The closest match to these Papuans today can be found among populations on the island of New Britain in the Bismarck Archipelago, particularly the Baining people of East New Britain in the mountains behind Rabaul. They are famous for their fire dance, colourful masks and full-circle tusker pigs. Modern Ni-Vanuatu are a mixture of these two groups: the East Asian early Lapita people and New Britain Papuans.
When geneticists use the name ‘Papuan’ it simply means the ancestral line that contributes the majority of the ancestry in the New Guinea and Solomon’s region. These Papuans were the first humans to reach the New Guinea area perhaps more than 50,000 years ago and quickly spread through the Bismarck Archipelago and main Solomon Islands. But they never got further south to Temotu Province of the Solomon’s or on to Vanuatu at that time. They have been in the islands so long that we can distinguish Papuan ancestry from mainland New Guinea as separate from that from New Britain, and from such ancestry in the Solomon Islands.
They were originally hunting and gathering people (as all modern humans were until about 10,000 years ago) but had developed farming based on yams, taro and bananas long before East Asian farming people reached the Pacific, represented by early Lapita people. High Papuan population numbers owing to their agricultural lifestyle may be why early Lapita people very largely avoided the mainland of New Guinea (Including West Papua), set up their first villages in the Bismarck’s and then largely avoided the Solomon Islands before reaching uninhabited Temotu and then Vanuatu at about 1000BC.
It is no coincidence that both the first people to reach Vanuatu in early Lapita times and then the second group of New Britain Papuans both set off from the New Britain area, often called ‘The Lapita Homeland’. The Papuans were probably travelling on Lapita canoes or at least following the same known trade routes avoiding the Solomon Islands to reach Vanuatu directly. Over time the two groups inter-married and the descendants of this mixing are most Ni-Vanuatu of today, although the Papuan genetic ancestry is very much the dominant one. Ni-Vanuatu share 74 to 92 per cent of their genetic inheritance with New Britain Papuans, and only 8-24 per cent with those early Lapita individuals. But the New Britain Papuans were most likely Lapita people too, in the sense that they seem to have adopted Lapita culture and Austronesian languages on New Britain before they ever reached Vanuatu between about 2800 and 2400 years ago.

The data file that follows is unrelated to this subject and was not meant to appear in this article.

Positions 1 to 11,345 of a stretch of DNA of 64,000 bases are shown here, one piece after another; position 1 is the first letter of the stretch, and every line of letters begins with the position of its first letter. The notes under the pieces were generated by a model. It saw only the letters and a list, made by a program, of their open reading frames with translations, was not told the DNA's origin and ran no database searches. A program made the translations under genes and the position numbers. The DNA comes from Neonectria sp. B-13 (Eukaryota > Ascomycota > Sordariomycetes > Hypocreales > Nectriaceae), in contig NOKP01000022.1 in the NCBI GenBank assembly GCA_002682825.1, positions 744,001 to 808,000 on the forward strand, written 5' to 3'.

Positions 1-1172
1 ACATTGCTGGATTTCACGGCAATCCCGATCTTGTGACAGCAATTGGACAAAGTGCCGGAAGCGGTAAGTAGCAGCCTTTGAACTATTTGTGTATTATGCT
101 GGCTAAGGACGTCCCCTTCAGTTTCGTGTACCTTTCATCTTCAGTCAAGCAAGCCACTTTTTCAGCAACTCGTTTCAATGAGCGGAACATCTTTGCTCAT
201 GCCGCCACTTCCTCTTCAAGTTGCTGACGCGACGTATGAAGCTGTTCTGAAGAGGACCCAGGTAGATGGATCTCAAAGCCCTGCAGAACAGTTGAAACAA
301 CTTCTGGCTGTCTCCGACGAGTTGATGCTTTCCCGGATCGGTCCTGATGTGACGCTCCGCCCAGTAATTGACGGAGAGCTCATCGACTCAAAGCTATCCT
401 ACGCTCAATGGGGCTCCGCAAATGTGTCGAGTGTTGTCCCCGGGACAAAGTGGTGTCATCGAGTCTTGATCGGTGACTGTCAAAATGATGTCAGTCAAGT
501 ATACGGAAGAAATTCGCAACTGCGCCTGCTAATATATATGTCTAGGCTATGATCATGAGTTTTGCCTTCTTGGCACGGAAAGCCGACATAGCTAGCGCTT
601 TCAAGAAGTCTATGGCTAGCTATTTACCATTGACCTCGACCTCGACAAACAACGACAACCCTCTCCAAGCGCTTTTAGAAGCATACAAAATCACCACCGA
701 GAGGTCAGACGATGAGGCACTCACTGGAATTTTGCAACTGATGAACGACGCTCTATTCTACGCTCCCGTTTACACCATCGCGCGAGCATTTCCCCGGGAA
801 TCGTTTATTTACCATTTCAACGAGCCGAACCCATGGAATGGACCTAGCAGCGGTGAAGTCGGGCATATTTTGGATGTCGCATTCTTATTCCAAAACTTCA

But the marrying and mixing didn’t just stop in Vanuatu, it also affected New Caledonia and Fiji – again first settled by early Lapita East Asians – and Tonga, Samoa and Wallis and Futuna in Polynesia. All the people of Polynesia share ancestry both from East Asian Lapita people and New Britain Papuans. It is just the proportions of each ancestry that differ.
Polynesians usually have around 75 per cent East Asian ancestry and 25 per cent Papuan ancestry, almost the opposite of Ni-Vanuatu. When about 1000 years ago people moved out from Western Polynesia and eventually reached places such as Tahiti, Hawaii, Easter Island and New Zealand in Eastern Polynesia they carried this mixed ancestry with them.
Presumably at some time after early Lapita settlement in Polynesia, Papuan settlers also made it out as far as Tonga and Samoa, and married there, introducing Papuan genes into the Polynesian gene pool. We don’t know when that was exactly, as we haven’t yet studied ancient skeletons of the right age in those places. But it had to be before 1000 years ago, perhaps long before, for this mixed ancestry to be carried on to Eastern Polynesia and south to New Zealand.
Fast forward to October 2020 and now a fourth major aDNA study about Vanuatu has just been published in the journal Current Biology, with the project again led by Harvard University’s Mark Lipson, and involving ANU, VKS and other archaeologists and biologists working in Vanuatu. 11 ancient skeletons were examined for this project, to be compared to the 34 already published samples from Vanuatu and Tongan Lapita and post-Lapita sites. The earlier findings were confirmed and strengthened and new information was found about an even later migration to Vanuatu, that of Polynesians voyaging back to the west from places such as Tonga and Samoa about 1000 years ago or less.
It has long been known that the islands of Futuna, Aniwa, Mele, Ifira and some of the people of Emae speak Polynesian languages and have aspects of Polynesian culture in dance and other traditional practices. Sometimes people accuse them of being ‘man kam’, recent migrants. But their DNA shows this is not the case. All people on those islands I’ve just listed still have the majority of their ancestry from the ancient mixture of East Asian Lapita and Papuans. It is just that they have an added Polynesian component – and remember that Polynesians themselves are a mixture of these same two groups anyway, further complicating things!